Xinqi Su and Jerome Taylor, AFP News:
Despite assurances that the law would only target an “extreme minority”, certain peaceful political views became illegal overnight and the precedent-setting headlines have come at a near-daily rate. […]
Schools and libraries pulled books deemed to breach the new law. Protest murals disappeared from streets and restaurants. Teachers were ordered to keep politics out of classrooms.
Local police were handed wide surveillance tools — without the need for court approval — and were given powers to order internet takedowns.
On Monday Jimmy Lai — a local media mogul and one of the city’s most vocal Beijing critics — was arrested under the new law along with six other people, accused of colluding with foreign forces.
At this point the article essentially becomes a list. You can almost hear the reporters struggling to keep up. Each of these developments is heartbreaking in its own right, but there’s no time for details — it’s just one blow after another. A tactic straight from the authoritarian playbook, of course.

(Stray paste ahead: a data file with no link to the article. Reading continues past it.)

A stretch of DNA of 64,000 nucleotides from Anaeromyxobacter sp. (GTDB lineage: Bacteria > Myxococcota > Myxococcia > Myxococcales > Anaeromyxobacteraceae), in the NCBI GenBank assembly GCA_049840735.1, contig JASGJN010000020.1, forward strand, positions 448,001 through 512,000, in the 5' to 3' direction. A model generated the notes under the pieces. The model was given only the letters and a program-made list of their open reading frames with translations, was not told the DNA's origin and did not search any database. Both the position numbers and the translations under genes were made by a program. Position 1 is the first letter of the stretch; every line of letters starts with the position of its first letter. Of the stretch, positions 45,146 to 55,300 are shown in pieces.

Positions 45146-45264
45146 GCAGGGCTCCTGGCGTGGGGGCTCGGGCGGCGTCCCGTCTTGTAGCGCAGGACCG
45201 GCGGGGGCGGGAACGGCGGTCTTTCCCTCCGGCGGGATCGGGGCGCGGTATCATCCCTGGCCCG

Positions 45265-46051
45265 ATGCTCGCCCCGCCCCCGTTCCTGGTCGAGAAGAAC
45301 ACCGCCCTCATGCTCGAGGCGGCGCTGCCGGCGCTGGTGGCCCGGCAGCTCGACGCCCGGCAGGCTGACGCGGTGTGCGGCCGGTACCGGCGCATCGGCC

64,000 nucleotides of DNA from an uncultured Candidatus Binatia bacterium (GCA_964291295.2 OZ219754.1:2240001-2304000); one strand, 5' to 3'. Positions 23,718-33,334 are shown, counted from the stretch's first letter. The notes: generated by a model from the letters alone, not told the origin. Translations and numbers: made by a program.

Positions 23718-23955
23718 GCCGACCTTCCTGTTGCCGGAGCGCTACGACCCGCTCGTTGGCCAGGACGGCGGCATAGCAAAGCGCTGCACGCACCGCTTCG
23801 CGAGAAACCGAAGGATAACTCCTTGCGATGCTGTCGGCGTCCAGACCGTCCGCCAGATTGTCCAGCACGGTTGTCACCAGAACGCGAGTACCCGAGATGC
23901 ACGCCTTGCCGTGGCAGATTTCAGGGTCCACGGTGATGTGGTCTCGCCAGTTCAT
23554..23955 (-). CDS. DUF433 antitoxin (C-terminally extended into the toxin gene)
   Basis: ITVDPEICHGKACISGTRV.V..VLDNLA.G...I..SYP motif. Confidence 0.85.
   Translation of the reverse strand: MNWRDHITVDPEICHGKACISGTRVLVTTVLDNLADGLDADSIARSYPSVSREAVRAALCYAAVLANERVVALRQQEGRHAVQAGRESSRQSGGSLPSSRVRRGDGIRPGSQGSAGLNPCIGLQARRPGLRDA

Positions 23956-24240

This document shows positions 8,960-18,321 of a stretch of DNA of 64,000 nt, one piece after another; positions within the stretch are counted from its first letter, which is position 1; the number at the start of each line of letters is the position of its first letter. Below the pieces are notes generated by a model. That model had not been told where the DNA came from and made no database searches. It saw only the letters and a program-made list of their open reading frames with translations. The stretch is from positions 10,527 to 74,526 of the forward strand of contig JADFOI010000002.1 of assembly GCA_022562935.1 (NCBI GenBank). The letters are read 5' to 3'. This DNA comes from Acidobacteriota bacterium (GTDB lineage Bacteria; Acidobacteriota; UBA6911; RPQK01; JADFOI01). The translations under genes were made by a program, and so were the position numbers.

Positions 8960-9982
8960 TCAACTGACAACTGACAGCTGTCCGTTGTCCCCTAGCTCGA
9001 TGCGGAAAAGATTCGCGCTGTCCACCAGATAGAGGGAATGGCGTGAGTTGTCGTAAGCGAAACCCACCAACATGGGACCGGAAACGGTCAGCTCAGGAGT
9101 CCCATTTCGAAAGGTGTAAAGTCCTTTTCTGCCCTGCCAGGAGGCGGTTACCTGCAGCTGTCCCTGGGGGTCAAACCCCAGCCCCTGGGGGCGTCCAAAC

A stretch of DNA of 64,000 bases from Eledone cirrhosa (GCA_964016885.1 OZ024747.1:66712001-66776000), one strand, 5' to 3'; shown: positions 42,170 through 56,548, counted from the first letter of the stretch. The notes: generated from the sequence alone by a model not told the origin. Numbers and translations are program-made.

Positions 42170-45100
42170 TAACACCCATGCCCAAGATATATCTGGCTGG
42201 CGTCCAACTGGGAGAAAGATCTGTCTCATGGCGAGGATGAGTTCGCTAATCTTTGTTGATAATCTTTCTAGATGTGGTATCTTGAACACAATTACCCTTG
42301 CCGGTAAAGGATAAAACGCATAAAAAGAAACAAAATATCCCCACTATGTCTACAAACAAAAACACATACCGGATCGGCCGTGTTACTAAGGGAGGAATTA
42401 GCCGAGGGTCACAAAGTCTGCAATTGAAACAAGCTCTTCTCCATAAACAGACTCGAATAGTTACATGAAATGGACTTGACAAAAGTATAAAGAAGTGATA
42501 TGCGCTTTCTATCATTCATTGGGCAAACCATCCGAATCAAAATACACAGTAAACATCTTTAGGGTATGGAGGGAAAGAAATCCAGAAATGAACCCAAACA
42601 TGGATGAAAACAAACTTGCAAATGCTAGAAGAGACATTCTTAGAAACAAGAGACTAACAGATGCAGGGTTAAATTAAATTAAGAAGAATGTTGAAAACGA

Here’s one anecdote you shouldn’t miss:
In July, authorities announced 12 prospective candidates, including four sitting legislators, were banned from standing in upcoming local elections.
They were struck off for having unacceptable political views, such as campaigning to block legislation by winning a majority, or criticising the national security law.1
Imagine that: politicians trying to effect change by winning a majority. The nerve.